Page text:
The Americans are united in one area: widespread ignorance of what things are like in the rest of the world, based on misinformation promoted by the US media, left and right. For example, the impression Homelanders are given is that terrorists have overrun Europe - since 2012, one shooting attack, two bombings, four trucks driven into crowds in Western Europe. In that same timeframe in the US, two truck attacks, 4 bombings, 15 mass shootings (not counting the daily activity in Chicago and Baltimore), a bioterror attack, and a couple of machete lunatics.

There are dark forces at work. The uber-wealthy on both sides of the fence (the Koch brothers, Adelson, Soros …) own the politicians and own the media, and they are manipulating the messages that dominate the airwaves and social media to deliberately divide the American people. The bogeyman changes with the news cycle - one day Putin, another day immigrants, another day terrorists - but there's always a constant stoking of the Us vs Them flames. Most Americans are so busy just trying to cover their mortgage, car loan, credit card debt and other bills that there's little time to even consider, to any depth, the major issues and forces at work in the country and the world. So they accept the headlines and spin from a single "trusted" source and ignore or reject all other voices.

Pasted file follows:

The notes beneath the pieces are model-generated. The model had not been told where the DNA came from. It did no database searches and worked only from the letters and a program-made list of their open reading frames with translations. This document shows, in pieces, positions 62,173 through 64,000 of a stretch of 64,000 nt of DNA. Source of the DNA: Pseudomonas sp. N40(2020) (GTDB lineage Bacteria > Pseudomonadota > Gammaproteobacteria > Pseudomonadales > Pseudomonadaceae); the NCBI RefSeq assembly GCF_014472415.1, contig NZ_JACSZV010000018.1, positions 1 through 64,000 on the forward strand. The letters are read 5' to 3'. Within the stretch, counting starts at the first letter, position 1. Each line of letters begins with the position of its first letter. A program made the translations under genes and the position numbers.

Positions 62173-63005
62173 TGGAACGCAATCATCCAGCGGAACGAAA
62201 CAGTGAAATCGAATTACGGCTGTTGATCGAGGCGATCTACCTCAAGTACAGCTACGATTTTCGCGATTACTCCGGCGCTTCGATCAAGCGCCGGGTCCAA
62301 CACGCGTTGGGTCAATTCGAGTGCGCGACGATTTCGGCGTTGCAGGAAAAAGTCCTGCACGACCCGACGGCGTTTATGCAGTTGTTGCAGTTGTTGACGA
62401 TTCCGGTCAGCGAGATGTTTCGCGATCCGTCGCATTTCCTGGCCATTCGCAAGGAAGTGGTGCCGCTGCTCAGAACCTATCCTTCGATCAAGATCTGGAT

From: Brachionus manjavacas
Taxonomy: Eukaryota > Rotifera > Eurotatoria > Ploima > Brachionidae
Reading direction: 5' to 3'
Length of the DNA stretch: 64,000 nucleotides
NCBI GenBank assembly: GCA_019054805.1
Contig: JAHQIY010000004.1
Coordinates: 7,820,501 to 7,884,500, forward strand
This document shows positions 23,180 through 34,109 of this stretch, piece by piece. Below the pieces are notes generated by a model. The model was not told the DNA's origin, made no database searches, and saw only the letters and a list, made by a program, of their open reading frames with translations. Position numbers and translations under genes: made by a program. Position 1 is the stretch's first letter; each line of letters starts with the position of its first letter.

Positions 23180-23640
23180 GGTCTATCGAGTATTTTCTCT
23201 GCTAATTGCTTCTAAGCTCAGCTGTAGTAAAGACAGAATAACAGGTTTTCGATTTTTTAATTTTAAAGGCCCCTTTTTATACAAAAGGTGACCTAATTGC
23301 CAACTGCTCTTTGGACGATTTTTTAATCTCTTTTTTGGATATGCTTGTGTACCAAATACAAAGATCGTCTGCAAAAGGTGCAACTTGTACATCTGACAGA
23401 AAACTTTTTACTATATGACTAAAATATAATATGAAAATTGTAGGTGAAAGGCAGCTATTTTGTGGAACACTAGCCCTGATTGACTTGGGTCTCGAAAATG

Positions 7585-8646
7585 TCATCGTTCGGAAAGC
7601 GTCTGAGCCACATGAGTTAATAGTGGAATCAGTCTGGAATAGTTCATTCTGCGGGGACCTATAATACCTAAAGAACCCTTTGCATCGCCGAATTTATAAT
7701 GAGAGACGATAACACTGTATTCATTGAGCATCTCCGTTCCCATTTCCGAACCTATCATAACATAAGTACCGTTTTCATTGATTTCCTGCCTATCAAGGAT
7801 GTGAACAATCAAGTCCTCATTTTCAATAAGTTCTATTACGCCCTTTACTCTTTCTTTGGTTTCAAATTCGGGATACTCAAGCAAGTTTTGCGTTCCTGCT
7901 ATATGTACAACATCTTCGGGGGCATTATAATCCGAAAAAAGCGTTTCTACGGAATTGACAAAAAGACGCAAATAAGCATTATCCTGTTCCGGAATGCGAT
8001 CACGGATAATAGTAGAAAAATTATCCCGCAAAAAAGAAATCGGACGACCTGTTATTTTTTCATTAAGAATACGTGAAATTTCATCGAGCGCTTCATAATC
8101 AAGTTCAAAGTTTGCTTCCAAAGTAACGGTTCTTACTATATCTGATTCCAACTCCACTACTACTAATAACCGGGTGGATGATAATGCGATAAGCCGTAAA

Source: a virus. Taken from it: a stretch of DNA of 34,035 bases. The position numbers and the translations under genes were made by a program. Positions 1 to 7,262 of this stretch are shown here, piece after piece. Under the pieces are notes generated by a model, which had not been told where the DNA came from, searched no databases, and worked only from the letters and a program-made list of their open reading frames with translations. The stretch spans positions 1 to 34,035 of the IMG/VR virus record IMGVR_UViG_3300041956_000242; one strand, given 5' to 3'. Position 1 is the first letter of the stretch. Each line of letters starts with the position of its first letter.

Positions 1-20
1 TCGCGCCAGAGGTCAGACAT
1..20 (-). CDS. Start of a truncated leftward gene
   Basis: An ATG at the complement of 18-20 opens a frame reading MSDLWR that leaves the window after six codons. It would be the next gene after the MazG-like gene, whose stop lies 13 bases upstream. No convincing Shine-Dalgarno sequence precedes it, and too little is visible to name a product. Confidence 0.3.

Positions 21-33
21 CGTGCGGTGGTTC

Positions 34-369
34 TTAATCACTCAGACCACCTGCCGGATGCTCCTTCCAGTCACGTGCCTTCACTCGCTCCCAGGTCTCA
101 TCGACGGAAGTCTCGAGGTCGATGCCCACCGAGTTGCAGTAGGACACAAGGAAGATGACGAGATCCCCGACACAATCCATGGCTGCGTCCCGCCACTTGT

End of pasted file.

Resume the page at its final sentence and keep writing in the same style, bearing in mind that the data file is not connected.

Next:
I left the US five years ago, and have only started to discover the rest of the fascinating world beyond Etats-Unis. But since I've been gone, the America I know has all but disappeared. It's not only sad, it's become truly frightening. With no real leadership in sight anywhere, it will only get worse.

Monday, July 9, 2018

We've been De-Matriculated and Kbis-ed into Oblivion

Trying to get a replacement for our stolen automobile registration in France has to be about the 3rd most frustrating experience of the past several years.

The new online "carte gris" system is totally bolloxed. (I'm trying to be polite here in mixed company. What I really want to do is scream obscenities en français at the top of my lungs.)